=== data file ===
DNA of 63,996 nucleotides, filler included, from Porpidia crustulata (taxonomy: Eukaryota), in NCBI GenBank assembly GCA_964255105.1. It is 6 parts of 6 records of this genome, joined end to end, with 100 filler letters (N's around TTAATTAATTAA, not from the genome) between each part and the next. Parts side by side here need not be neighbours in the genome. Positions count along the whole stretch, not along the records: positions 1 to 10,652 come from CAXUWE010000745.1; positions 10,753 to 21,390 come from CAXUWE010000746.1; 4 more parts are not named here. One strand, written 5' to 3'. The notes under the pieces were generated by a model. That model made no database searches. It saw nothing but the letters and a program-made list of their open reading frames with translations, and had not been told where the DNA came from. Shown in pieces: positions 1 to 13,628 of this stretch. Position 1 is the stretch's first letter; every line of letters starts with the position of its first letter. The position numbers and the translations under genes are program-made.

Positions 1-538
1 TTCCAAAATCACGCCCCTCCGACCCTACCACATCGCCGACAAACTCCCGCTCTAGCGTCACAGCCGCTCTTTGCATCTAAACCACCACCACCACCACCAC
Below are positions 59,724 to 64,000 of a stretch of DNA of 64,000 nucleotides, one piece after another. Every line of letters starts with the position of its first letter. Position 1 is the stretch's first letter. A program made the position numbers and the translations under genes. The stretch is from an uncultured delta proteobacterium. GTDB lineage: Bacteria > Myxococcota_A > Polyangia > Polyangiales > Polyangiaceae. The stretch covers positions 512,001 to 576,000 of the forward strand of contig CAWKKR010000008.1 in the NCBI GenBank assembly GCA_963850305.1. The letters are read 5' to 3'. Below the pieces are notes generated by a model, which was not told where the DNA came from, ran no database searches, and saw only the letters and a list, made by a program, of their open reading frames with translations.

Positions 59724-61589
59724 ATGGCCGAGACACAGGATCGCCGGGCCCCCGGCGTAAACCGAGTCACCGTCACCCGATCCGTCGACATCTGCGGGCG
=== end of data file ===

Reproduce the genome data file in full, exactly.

DNA of 63,996 nucleotides, filler included, from Porpidia crustulata (taxonomy: Eukaryota), in NCBI GenBank assembly GCA_964255105.1. It is 6 parts of 6 records of this genome, joined end to end, with 100 filler letters (N's around TTAATTAATTAA, not from the genome) between each part and the next. Parts side by side here need not be neighbours in the genome. Positions count along the whole stretch, not along the records: positions 1 to 10,652 come from CAXUWE010000745.1; positions 10,753 to 21,390 come from CAXUWE010000746.1; 4 more parts are not named here. One strand, written 5' to 3'. The notes under the pieces were generated by a model. That model made no database searches. It saw nothing but the letters and a program-made list of their open reading frames with translations, and had not been told where the DNA came from. Shown in pieces: positions 1 to 13,628 of this stretch. Position 1 is the stretch's first letter; every line of letters starts with the position of its first letter. The position numbers and the translations under genes are program-made.

Positions 1-538
1 TTCCAAAATCACGCCCCTCCGACCCTACCACATCGCCGACAAACTCCCGCTCTAGCGTCACAGCCGCTCTTTGCATCTAAACCACCACCACCACCACCAC
Below are positions 59,724 to 64,000 of a stretch of DNA of 64,000 nucleotides, one piece after another. Every line of letters starts with the position of its first letter. Position 1 is the stretch's first letter. A program made the position numbers and the translations under genes. The stretch is from an uncultured delta proteobacterium. GTDB lineage: Bacteria > Myxococcota_A > Polyangia > Polyangiales > Polyangiaceae. The stretch covers positions 512,001 to 576,000 of the forward strand of contig CAWKKR010000008.1 in the NCBI GenBank assembly GCA_963850305.1. The letters are read 5' to 3'. Below the pieces are notes generated by a model, which was not told where the DNA came from, ran no database searches, and saw only the letters and a list, made by a program, of their open reading frames with translations.

Positions 59724-61589
59724 ATGGCCGAGACACAGGATCGCCGGGCCCCCGGCGTAAACCGAGTCACCGTCACCCGATCCGTCGACATCTGCGGGCG